To respond to the challenge of child marriage, the United Nations Population Fund has started centers to stop the practice of violence against women.[5] These centers are run by an association to train the survivors of violence on the areas regarding income-generating skills, health information, and sensitization about gender equality, with an ultimate aim to aid women in becoming independent and surviving on their own.[5] Simultaneously, the international agency is working in collaboration with the local government to support the formulation of policies that can facilitate girls’ welfare and at the same time bring an end to child marriage.[5]

The basic purpose of these clubs is to motivate the husbands during their monthly meetings to prevent violence against women and also to give them an opportunity to discuss family matters.[5] The club also works in collaboration with the civil society groups to extend its efforts into the community to identify those women and girls who fail to access the services of the club or the health centers.[5] However, the most crucial role is played by the trained facilitators, who highlight the adverse consequences of child marriage and early pregnancy, the necessity for a pregnant woman to avail antenatal care, or the benefits that can be obtained by sending their daughters to school.[5] In fact, because of the constant efforts of these centers, many of the men have started to evaluate their decisions, and this has started to work in favor of the girl child.[5]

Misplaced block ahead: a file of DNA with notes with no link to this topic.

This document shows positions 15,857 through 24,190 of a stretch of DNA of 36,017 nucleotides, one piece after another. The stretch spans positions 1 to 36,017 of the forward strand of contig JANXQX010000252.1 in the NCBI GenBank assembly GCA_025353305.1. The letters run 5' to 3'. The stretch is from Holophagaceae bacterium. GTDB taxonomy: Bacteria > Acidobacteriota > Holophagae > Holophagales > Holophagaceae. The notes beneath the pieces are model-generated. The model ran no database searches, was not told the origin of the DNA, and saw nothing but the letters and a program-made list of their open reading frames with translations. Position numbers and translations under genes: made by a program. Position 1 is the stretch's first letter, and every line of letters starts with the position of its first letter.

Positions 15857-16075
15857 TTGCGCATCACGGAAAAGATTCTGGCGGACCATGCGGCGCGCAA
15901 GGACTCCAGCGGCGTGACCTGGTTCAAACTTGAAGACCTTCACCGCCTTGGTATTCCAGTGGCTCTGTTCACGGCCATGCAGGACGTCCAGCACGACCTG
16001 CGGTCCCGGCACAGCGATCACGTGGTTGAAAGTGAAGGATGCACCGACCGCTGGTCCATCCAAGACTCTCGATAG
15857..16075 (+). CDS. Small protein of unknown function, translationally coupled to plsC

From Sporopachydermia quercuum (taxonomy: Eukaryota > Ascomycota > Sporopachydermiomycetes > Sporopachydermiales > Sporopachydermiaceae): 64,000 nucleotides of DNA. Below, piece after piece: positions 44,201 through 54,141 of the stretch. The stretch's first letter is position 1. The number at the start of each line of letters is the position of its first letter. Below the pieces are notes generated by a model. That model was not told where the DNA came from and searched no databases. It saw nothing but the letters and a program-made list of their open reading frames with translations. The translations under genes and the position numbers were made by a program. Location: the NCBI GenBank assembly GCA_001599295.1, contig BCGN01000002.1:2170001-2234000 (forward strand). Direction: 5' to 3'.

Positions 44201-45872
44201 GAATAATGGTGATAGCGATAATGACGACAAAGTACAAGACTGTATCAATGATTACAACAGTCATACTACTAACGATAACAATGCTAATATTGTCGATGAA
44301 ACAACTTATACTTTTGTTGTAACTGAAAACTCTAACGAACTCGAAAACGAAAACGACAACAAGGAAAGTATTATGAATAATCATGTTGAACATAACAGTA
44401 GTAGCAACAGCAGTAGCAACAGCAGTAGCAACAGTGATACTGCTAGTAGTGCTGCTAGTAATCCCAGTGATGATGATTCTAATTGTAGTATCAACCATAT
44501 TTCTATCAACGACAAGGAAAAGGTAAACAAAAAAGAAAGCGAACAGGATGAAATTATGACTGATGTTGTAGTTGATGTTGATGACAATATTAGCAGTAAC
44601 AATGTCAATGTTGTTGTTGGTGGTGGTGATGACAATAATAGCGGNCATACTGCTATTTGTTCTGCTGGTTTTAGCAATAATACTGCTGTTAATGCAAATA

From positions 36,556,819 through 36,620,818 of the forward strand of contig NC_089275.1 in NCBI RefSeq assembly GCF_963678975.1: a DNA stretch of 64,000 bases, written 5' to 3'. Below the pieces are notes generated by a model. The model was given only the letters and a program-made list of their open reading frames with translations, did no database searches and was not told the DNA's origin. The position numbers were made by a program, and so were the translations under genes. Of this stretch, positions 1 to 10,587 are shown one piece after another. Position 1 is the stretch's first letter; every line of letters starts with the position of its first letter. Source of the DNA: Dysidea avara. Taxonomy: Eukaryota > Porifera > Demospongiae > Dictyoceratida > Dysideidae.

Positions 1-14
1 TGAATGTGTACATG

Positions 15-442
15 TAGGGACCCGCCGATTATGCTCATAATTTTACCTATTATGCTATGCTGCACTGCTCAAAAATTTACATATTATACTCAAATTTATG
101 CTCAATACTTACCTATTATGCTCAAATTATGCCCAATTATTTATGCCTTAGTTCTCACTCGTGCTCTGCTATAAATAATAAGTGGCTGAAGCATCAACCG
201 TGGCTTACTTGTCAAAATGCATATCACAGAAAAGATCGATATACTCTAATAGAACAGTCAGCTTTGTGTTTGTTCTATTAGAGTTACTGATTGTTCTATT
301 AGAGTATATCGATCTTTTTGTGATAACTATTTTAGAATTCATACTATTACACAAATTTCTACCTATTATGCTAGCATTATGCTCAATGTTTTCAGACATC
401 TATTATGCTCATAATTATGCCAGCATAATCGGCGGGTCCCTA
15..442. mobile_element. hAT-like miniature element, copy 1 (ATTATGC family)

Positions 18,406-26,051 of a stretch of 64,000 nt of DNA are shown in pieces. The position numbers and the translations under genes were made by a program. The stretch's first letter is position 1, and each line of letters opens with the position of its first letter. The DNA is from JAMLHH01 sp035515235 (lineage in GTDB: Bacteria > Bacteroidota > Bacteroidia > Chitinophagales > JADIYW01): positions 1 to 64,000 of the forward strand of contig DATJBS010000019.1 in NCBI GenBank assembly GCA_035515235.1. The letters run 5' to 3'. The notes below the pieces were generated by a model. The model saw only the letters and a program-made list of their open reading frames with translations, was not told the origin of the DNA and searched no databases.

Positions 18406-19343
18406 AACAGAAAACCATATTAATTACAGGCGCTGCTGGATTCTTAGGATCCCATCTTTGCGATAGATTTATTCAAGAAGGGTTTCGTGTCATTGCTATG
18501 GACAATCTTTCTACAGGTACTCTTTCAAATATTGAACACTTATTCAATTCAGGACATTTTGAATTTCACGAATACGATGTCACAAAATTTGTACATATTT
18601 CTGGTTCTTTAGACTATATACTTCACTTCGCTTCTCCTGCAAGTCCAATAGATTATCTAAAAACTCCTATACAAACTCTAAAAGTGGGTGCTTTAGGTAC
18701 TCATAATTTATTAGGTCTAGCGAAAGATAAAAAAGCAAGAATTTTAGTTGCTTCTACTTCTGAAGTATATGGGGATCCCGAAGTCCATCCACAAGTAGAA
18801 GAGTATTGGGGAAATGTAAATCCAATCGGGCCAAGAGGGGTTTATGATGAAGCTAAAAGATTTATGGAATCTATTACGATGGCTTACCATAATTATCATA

To conclude, there is an indispensable social need to discourage the practice of child marriage, and no sustained benefits can be obtained unless the community members are involved and sensitized about the adverse impacts of child marriage.

Financial support and sponsorship


Conflicts of interest

There are no conflicts of interest.

  References Top

World Health Organization. Child Marriages: 39 000 Every Day; 2013. Available from: http://www.who.int/mediacentre/news/releases/2013/child_marriage_20130307/en/. [Last accessed on 2017 Jan 11].  Back to cited text no. 1
Shrivastava SR, Shrivastava PS, Ramasamy J. Ending child marriage: Battling for a girl’s right to choose. Primary Health Care 2016;6:e114.  Back to cited text no. 2
Martin SS, Adogaye SB, Rodrigue MB, Maurice D, Vivaldi TT, Amede SF et al. Study of knowledge, attitudes and practices in social reintegration of women victims of obstetric fistula: Region of the far-North, Cameroon. Pan Afr Med J 2015;20:172.  Back to cited text no. 3
van der Dorine. Legal and Gender Issues of Marriage and Divorce in Cambodia; 2014. Available from: http://cambodialpj.org/article/legal-and-gender-issues-of-marriage-and-divorce-in-cambodia/. [Last accessed on 2017 Feb 05].  Back to cited text no. 4
UNFPA. Changing Minds to Help Child Brides in Cameroon; 2016. Available from: http://www.unfpa.org/news/changing-minds-help-child-brides-cameroon. [Last accessed on 2017 Jan 13].  Back to cited text no. 5